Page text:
Hand Rejuvenation: Turning Back the Hands of Time

NEW YORK, NY (August 21, 2003) — While many people have cosmetic surgery to make their face look younger, their hands still may reveal their age. "When the hands look years older than the face, that's a tell-tale sign that someone has had facial rejuvenation surgery," says Robert Bernard, MD, president of the American Society for Aesthetic Plastic Surgery (ASAPS), the leading organization of board-certified plastic surgeons who specialize in cosmetic surgery. For those who are concerned about the appearance of their hands, there are steps that can help prevent or even partially reverse the signs of aging.

"Prevention is one of the keys to younger-looking hands," says Leroy Young, MD, chair of the ASAPS Nonsurgical Procedures Committee. "I tell patients to rub the excess creams and lotions that they use on their faces into the backs of their hands, and I also stress the importance of sunblock."

The cumulative effects of aging, sun and exposure to chemicals are brown spots, uneven pigmentation, skin cancers, thinning skin, and prominent veins. As women enter menopause, dropping levels of estrogen contribute further to thinning and drying of the skin. There is no procedure or combination of procedures that can address all the damage done to hands, but significant improvement can be achieved with the help of an aesthetic plastic surgeon and the following techniques:

  • Prescription topical treatments: Lotions and creams, some with glycolic acid or other exfoliating agents, can be effective for treating dryness and light sun damage.
  • Microdermabrasion: A noninvasive treatment that uses a stream of micro-crystals and suction to gently polish the skin, reducing age spots and light sun damage.
  • Chemical Peels: Minor brown spots and areas of discoloration can be treated with chemical peel solutions that vary according to their specific ingredients and strength. It is important that this procedure be undertaken judiciously, as hands have a tendency to scar.
  • Intense Pulsed Light: Proponents say intense pulsed light can reduce the signs of aging and discoloration in the hands and stimulate the skin for a collagen-producing effect. Benefits of treatment are said to include improvement in skin texture and dermal thickness.
  • Fat Grafting: One of the effects of aging on hands is a loss of volume. Structural fat grafting, taking fat from one part of the body and injecting it into the back of the hands (usually during more than one session), can restore the soft tissue that is lost with age and can also fill out the grooves between the bones. It is important that this procedure be done by a qualified plastic surgeon with a thorough understanding of the anatomy of the hands.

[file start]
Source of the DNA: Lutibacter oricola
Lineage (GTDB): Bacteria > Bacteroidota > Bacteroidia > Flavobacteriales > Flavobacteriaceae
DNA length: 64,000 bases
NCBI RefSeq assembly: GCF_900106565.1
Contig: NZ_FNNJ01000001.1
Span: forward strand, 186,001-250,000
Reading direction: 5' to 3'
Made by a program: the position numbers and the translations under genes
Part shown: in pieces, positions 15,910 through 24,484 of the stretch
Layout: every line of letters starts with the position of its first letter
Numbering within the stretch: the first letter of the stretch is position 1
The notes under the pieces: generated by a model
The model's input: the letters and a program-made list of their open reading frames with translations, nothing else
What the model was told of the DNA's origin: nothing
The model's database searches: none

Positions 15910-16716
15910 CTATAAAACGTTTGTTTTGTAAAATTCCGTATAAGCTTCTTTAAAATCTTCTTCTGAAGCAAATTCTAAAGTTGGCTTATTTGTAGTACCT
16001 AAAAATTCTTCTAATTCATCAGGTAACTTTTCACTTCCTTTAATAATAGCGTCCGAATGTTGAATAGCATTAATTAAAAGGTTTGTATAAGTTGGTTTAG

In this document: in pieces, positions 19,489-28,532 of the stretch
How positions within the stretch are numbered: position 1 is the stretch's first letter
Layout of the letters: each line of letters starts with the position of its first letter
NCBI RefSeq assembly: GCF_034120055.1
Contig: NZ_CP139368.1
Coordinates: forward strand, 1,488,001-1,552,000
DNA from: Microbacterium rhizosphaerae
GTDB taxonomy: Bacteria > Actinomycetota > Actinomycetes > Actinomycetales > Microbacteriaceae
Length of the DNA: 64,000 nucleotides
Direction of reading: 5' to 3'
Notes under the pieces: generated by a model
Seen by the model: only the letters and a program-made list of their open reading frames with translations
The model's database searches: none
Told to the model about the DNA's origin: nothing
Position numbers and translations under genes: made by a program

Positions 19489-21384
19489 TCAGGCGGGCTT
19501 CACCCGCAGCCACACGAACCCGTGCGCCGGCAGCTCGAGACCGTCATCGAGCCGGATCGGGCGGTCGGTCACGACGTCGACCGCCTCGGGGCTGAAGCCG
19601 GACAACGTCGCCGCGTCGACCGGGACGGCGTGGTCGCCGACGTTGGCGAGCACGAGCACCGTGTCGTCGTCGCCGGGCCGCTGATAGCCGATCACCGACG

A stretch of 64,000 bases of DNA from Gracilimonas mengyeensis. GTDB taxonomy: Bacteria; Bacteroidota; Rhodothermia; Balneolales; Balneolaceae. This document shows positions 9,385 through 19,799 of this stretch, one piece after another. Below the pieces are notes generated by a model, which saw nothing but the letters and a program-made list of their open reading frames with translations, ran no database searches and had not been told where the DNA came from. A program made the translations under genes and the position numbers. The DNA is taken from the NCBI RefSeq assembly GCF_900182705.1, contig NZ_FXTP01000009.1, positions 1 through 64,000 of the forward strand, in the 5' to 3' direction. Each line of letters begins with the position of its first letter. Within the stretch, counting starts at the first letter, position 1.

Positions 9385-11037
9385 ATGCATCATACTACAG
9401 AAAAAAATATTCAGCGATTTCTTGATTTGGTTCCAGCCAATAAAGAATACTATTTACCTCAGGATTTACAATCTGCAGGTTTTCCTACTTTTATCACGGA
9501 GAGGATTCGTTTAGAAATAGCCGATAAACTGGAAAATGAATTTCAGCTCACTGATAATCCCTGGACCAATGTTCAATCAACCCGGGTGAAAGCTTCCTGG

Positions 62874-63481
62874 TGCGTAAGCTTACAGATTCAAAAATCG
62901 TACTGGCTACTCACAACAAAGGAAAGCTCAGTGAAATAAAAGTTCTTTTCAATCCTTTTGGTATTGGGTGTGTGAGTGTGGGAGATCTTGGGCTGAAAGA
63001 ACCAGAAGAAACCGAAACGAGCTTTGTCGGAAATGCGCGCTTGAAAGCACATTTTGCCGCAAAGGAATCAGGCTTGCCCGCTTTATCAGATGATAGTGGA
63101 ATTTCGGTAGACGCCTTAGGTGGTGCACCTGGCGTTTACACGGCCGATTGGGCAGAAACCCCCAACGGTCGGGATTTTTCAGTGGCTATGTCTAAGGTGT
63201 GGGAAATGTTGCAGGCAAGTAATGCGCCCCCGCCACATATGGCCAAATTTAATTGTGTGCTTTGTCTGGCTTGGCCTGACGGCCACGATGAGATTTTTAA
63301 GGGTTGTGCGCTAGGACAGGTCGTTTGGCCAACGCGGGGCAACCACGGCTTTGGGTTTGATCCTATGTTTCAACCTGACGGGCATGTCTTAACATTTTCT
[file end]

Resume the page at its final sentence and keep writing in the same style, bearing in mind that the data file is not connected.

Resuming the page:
• Sclerotherapy: Can be used to decrease the prominence of veins on the back of the hands. With sclerotherapy, a concentrated saline solution is injected directly into the vein, causing the vein to turn white and gradually disappear. Sclerotherapy does not affect the pigment (melanin) in the skin, so patients with tanned or dark skin are not excluded from treatment.

"The hands are an expressive part of our bodies," says Dr. Young, who adds that the variety of hand rejuvenation procedures can be done alone or in combination. "We use them to communicate, nurture and create. Whether we think about it or not, our hands are on display all the time."

"It's likely that we will see an increase in the demand for procedures to reduce signs of aging in the hands," says Dr. Bernard. "Many patients may elect to have their hands rejuvenated at the same time as they have their faces lifted, so that their results will look absolutely natural."


The American Society for Aesthetic Plastic Surgery (ASAPS), is recognized as the world's leading organization devoted entirely to aesthetic plastic surgery and cosmetic medicine of the face and body. ASAPS is comprised of over 2,600 Plastic Surgeons; Active Members are certified by the American Board of Plastic Surgery (USA) or by the Royal College of Physicians and Surgeons of Canada and have extensive training in the complete spectrum of surgical and nonsurgical aesthetic procedures. International Active Members are certified by equivalent boards of their respective countries. All members worldwide adhere to a strict Code of Ethics and must meet stringent membership requirements.


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